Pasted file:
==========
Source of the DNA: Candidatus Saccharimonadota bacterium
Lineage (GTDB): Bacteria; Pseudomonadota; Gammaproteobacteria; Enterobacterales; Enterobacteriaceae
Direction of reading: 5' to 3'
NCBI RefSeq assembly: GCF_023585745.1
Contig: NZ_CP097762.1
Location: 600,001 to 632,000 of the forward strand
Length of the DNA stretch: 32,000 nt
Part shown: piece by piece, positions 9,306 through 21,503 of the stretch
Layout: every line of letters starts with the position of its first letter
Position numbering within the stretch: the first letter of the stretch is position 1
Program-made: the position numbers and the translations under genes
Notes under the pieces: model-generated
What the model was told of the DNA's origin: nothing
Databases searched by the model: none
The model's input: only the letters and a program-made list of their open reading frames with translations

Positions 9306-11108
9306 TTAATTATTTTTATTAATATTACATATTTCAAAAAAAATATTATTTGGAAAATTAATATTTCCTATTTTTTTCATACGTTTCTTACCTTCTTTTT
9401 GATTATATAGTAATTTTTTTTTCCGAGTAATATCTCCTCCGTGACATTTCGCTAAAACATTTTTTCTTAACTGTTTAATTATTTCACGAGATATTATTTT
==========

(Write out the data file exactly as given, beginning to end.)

Source of the DNA: Candidatus Saccharimonadota bacterium
Lineage (GTDB): Bacteria; Pseudomonadota; Gammaproteobacteria; Enterobacterales; Enterobacteriaceae
Direction of reading: 5' to 3'
NCBI RefSeq assembly: GCF_023585745.1
Contig: NZ_CP097762.1
Location: 600,001 to 632,000 of the forward strand
Length of the DNA stretch: 32,000 nt
Part shown: piece by piece, positions 9,306 through 21,503 of the stretch
Layout: every line of letters starts with the position of its first letter
Position numbering within the stretch: the first letter of the stretch is position 1
Program-made: the position numbers and the translations under genes
Notes under the pieces: model-generated
What the model was told of the DNA's origin: nothing
Databases searched by the model: none
The model's input: only the letters and a program-made list of their open reading frames with translations

Positions 9306-11108
9306 TTAATTATTTTTATTAATATTACATATTTCAAAAAAAATATTATTTGGAAAATTAATATTTCCTATTTTTTTCATACGTTTCTTACCTTCTTTTT
9401 GATTATATAGTAATTTTTTTTTCCGAGTAATATCTCCTCCGTGACATTTCGCTAAAACATTTTTTCTTAACTGTTTAATTATTTCACGAGATATTATTTT